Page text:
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post #14 of 15 Old 09-23-2013, 05:39 PM
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Originally Posted by blackangst View Post

The latter is what I've done. TV is native 1080p, but due to sat box being 1080i most of the time (Directv *does* have some 1080p content) I set the AVR to upscale everything to 1080p.

1080i -> 1080p is not scaling, so no video processing is involved. 1080i -> 1080p is de-interlacing. A single 1080p frame will come in 2 frames over 1080i. One frame will have the odd lines and the other frame will have the even lines. De-interlacing is just slapping the odd and even lines together and producing a single frame. No complications. It's 1:1 essentially.

720p -> 1080p is where the complications come in. To take 720p -> 1080p, you essentially have to turn every 1 pixel row into a row 1.5 pixels high. You can't have 1/2 a pixel so there are many algorithms that decide the best way to do that. Some are better then others. Some have bugs, so if you buy a product based on that scaler, you are guaranteed to have that same bug. One common issue in the early days of 1080i/p was with the Faroudja scalers. These were VERY common, but they had a major defect in that they had trouble scaling red. It would often have lots of jagged edges and pixelation, etc.

Anyways, point is smile.gif, if you have all 1080i/p sources and you have a 1080p TV, a $100 AVR will give you the same picture quality as a $1,000 AVR. Difference will be in the audio section.

I would not worry about 4K at this point as content & devices and TVs are years away.

The Denon X3000 & X4000 that I recommended do 4K scaling, but its marketing hype at this point rather then a real feature.
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post #15 of 15 Old 09-23-2013, 06:12 PM - Thread Starter
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Originally Posted by SledgeHammer View Post

1080i -> 1080p is not scaling, so no video processing is involved. 1080i -> 1080p is de-interlacing. A single 1080p frame will come in 2 frames over 1080i. One frame will have the odd lines and the other frame will have the even lines. De-interlacing is just slapping the odd and even lines together and producing a single frame. No complications. It's 1:1 essentially.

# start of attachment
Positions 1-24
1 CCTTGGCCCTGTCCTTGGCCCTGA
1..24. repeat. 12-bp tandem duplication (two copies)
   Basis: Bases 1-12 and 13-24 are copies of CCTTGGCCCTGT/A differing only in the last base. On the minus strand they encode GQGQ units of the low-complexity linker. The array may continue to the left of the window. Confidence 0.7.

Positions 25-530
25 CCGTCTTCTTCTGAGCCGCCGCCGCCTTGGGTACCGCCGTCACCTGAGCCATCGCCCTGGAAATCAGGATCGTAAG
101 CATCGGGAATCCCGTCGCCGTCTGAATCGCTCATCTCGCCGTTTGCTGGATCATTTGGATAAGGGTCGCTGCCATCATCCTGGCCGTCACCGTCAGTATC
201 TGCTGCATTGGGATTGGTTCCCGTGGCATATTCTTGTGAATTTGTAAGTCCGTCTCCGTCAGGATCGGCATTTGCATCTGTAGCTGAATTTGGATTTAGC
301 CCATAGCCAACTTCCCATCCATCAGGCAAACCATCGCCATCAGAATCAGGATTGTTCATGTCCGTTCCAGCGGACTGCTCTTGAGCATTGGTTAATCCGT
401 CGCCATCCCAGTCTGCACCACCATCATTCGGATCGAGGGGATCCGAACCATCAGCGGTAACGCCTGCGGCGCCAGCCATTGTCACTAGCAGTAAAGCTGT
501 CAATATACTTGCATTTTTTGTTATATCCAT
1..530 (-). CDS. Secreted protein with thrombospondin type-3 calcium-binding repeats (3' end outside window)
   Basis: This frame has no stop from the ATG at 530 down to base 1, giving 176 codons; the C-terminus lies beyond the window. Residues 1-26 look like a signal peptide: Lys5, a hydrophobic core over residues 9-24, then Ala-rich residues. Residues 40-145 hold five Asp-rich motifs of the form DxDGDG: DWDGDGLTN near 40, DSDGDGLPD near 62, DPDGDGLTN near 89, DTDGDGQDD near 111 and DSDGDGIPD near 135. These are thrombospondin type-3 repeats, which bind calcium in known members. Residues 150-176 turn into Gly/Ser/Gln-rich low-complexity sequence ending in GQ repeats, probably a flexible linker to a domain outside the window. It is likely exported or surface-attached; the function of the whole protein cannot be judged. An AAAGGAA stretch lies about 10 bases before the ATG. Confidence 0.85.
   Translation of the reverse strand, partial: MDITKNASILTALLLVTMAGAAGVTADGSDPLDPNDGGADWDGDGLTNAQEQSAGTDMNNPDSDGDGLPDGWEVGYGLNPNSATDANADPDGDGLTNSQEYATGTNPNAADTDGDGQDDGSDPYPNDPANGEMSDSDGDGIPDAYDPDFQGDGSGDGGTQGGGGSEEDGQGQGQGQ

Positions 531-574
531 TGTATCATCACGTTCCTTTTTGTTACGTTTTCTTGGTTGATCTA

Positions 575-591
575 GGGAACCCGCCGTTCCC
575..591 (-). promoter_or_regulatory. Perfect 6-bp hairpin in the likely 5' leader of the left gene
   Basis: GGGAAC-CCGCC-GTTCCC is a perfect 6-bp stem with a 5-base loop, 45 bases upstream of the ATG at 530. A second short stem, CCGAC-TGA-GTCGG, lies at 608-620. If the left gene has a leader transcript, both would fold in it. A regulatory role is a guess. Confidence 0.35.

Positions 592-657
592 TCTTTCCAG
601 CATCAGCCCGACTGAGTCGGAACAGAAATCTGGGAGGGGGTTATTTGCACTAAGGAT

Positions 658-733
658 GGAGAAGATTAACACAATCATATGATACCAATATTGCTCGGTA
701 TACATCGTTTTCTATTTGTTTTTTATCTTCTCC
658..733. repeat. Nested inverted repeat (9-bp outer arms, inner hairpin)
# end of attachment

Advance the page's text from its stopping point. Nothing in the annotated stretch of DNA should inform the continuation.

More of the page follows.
720p -> 1080p is where the complications come in. To take 720p -> 1080p, you essentially have to turn every 1 pixel row into a row 1.5 pixels high. You can't have 1/2 a pixel so there are many algorithms that decide the best way to do that. Some are better then others. Some have bugs, so if you buy a product based on that scaler, you are guaranteed to have that same bug. One common issue in the early days of 1080i/p was with the Faroudja scalers. These were VERY common, but they had a major defect in that they had trouble scaling red. It would often have lots of jagged edges and pixelation, etc.

Anyways, point is smile.gif, if you have all 1080i/p sources and you have a 1080p TV, a $100 AVR will give you the same picture quality as a $1,000 AVR. Difference will be in the audio section.

I would not worry about 4K at this point as content & devices and TVs are years away.

The Denon X3000 & X4000 that I recommended do 4K scaling, but its marketing hype at this point rather then a real feature.

Excellent info that I knew, but forgot. Thanks Sledge. So I guess its the amp and DAC I need to look at. I'll take a look at those Denons.